Am I banging against the limits of the laws of physics and acoustics? Perhaps. But there is a digital solution: EQ. That's right, with the slide of a fader, I can suck that 150 Hz bump into oblivion. And while I'm at it, why not boost around 60 Hz? Is this sort of frequency shaping any different than what Linkwitz does with his brilliant designs? Using EQ placed before the amplification stage can make good economic sense. It saves one not just money on passive crossover components, but also on lost energy being thrown away as heat through large coils and resistors.
Maybe EQ is too garish of a word; let's say "Digital Signal Processing" instead. So what can DSP do for us designers? Um, with the cheapness of computers and microprocessors these days, pretty much anything we can dream up--once someone comes up with an turnkey solution for DIYers to implement. In my opinion, as neat as MiniDSP and Ultimate Equalizer are, there's still too much setup, and too much ancillary equipment needed for there to be a mass appeal.
Thus, most of the good DSP toys are still in the hands of the manufacturers. I went over to Best Buy to take a listen to what kinds of DSP magic was currently available on the consumer market. Specifically, the little Bluetooth speakers. There were definitely some interesting performers breaking the size/performance barrier, but one stood out heads and shoulders above the rest: the unassuming Sony SRS-X33. Here was a device about the size of a pound of butter that was putting out REAL bass down to 60 Hz. Not fake bass; not harmonics. Of course, without DSP, this would not even be possible. In addition to that, seeing some measurements of the speaker shows that Sony's engineers put a lot of effort into shaping the overall response to make a great-sounding speaker, not just something to play background music or have a cheap party. The Sony's FR is in Blue in that link. Notice the big fat dip around 150 Hz. Coincidence? I think not! (Not my measurements, but a good article. Full link here)
And at $100, really the Sony SRS-X33 is not that bad of a deal. It's actually on the low end of what are considered "good sounding" Bluetooth speakers--not that that metric has much of any meaning to me. So to put it into terms I could understand in order to justify the purchase: it's the same price as a pair of Dayton RS180, or about 1/2 the price as one 5" Scan-Speak Revelator woofer.
... you have a Twitter account
I promise to keep it entertaining, and mostly DIY and music-related. Plus, I don't take pictures of my food!
I threw together a bookshelf speaker using this woofer and the controversial Airborne RT-4001. I call it the Spitfire. It's a blast to listen to. They sound really big, and that smooth FR from the woofer means no listening fatigue. If I can make it to a DIY event in the near future, I'll bring it with so people can hear the good news.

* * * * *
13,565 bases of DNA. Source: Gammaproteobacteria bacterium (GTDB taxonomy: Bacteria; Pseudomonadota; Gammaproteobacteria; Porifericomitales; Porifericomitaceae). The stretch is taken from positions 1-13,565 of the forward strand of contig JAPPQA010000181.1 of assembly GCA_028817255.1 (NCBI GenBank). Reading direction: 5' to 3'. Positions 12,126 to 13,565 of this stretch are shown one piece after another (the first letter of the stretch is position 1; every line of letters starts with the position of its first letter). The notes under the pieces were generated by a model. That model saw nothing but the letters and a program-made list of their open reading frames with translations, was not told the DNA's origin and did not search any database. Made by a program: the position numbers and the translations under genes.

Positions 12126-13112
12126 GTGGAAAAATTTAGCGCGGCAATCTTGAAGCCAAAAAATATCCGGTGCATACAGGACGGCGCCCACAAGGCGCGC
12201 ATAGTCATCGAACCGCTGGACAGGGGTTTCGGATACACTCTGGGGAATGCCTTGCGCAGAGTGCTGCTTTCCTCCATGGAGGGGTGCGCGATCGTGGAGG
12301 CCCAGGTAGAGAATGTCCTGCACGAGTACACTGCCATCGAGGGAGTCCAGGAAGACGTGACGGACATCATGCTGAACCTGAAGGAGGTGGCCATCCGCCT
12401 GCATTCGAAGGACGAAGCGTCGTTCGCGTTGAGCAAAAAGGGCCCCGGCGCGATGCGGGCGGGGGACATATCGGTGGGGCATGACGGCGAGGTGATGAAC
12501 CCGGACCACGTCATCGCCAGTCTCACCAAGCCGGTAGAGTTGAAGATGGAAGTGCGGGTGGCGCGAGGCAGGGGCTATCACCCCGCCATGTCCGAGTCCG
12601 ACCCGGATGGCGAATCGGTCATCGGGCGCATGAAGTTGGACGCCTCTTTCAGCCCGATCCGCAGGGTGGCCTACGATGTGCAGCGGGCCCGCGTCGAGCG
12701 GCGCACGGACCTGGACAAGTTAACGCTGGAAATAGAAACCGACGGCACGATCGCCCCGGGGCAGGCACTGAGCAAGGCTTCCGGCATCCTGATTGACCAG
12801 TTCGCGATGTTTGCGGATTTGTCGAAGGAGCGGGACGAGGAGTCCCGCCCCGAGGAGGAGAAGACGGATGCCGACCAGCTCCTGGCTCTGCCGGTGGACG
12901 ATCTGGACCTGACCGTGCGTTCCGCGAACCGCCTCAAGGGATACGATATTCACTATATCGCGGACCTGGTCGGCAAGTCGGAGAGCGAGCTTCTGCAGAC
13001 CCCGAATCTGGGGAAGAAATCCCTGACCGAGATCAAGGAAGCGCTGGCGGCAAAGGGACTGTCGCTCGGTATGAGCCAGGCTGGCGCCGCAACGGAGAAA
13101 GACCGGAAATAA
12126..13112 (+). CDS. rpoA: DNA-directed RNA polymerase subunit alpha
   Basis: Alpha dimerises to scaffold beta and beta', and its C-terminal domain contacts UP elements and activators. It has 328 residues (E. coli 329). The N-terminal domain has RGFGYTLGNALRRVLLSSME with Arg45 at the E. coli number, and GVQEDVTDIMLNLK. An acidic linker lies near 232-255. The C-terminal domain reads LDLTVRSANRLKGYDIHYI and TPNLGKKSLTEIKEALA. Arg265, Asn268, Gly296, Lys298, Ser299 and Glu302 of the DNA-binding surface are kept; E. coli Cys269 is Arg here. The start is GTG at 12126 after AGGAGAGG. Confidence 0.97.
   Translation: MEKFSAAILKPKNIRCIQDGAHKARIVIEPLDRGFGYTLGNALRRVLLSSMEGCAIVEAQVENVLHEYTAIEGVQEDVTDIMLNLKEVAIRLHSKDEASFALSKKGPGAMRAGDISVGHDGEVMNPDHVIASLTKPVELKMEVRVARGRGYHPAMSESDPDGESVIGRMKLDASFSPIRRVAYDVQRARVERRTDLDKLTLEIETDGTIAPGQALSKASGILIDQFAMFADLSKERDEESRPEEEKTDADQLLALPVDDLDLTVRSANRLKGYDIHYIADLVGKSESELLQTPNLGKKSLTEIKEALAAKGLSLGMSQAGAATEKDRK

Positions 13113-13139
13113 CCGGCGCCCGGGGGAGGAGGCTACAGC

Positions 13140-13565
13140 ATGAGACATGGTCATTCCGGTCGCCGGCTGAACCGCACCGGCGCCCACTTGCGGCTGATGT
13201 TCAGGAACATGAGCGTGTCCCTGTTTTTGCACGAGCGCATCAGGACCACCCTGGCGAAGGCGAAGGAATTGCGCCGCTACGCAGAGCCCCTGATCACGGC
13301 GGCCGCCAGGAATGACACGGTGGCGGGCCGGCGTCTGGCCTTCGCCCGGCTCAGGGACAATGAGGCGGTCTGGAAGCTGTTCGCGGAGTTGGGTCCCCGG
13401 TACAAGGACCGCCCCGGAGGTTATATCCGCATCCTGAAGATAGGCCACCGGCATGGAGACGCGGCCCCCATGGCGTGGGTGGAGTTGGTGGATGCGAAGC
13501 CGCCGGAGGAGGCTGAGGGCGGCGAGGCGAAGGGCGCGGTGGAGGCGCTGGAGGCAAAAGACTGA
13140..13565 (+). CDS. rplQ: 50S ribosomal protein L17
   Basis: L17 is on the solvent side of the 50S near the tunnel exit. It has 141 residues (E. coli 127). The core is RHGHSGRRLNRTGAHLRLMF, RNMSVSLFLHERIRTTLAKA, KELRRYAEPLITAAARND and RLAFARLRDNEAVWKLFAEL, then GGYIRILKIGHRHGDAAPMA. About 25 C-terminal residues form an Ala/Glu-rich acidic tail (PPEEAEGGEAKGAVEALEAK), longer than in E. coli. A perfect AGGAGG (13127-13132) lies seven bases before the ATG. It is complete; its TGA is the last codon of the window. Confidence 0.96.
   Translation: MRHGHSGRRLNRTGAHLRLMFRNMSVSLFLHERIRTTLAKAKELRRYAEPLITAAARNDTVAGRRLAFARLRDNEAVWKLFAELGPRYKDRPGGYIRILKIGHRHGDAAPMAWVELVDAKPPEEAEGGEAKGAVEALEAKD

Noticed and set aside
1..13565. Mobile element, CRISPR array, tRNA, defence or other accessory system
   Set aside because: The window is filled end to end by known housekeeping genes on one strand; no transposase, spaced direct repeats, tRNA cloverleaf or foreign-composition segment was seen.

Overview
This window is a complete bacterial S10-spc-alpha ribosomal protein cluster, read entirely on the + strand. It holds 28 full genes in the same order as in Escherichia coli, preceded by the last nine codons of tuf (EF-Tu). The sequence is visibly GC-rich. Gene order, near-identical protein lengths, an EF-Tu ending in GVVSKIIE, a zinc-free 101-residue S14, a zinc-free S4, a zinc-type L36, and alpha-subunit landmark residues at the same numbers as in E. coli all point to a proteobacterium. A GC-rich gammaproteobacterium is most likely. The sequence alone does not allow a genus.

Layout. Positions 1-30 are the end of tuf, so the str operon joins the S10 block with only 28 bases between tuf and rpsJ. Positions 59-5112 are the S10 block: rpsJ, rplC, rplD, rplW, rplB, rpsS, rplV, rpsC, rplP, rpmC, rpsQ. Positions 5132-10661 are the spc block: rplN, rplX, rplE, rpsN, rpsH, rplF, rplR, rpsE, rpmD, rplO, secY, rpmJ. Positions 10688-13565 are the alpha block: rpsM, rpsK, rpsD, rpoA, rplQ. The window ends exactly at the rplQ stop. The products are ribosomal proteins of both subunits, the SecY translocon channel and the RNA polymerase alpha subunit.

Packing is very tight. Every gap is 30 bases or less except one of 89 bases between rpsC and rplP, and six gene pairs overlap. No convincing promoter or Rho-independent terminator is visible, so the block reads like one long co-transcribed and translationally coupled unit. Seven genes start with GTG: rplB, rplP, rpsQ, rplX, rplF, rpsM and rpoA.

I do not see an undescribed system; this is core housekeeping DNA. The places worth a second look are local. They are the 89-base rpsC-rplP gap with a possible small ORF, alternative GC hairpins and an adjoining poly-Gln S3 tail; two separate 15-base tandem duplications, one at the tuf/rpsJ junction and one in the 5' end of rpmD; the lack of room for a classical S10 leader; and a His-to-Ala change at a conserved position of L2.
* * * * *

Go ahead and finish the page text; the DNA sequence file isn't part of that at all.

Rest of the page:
But really the purpose of this post is not to publish another design. If you like the Spitfire, great; if not, move on. What I'm here to say is that the HiVi L6-4R is an awesome woofer, and the DIY community has been missing out by not putting it to good use!
The DIY community recently lost a very valuable, beloved member this week. Lou Corragio has been there for just about all of us in the hobby (myself included), with sound DIY advice, a kind heart, and a heaping helping of dry wit. His presence will be sorely missed. The upside is that he left us so much good reading material. I know many DIYers have downloaded his entire site this week. I have a hard time visiting it right now, though, because it makes me so sad.
From that point on, Winamp was my go-to tool for playing back audio, and remained so for the last 15 years! Allow me to expound on its awesomeness:
I'm sorry that this post isn't about speakers, but it is about a very important tool I rely on when designing and enjoying my speakers. Pardon my blubbering.I was a freshman in college when a friend asked me, "Have you heard of this new thing Winamp? I've seen a few kids using it in the dorms, and it's amazing." I downloaded a copy, and tried a few of these new-fangled mp3-thingys, and yes, it was amazing. I'd been there since the early days of compressed digital audio, and everything I ever heard up until then sounded absolutely awful; mp3 was some sort of miracle codec, able to achieve 10:1 compression, and still sound pretty much like the original CD. Unbelievable. Oh yeah, and then there was that Winamp thing--although pretty much the only alternative was a Command-Line-based player. No joke.
Now that the plug has been pulled on Winamp, I know the time has finally come to move on. I realize that there are other media players out there, but I fear that I'll never again find one that did so many things right the way that Winamp did. Rest in Peace, my friend.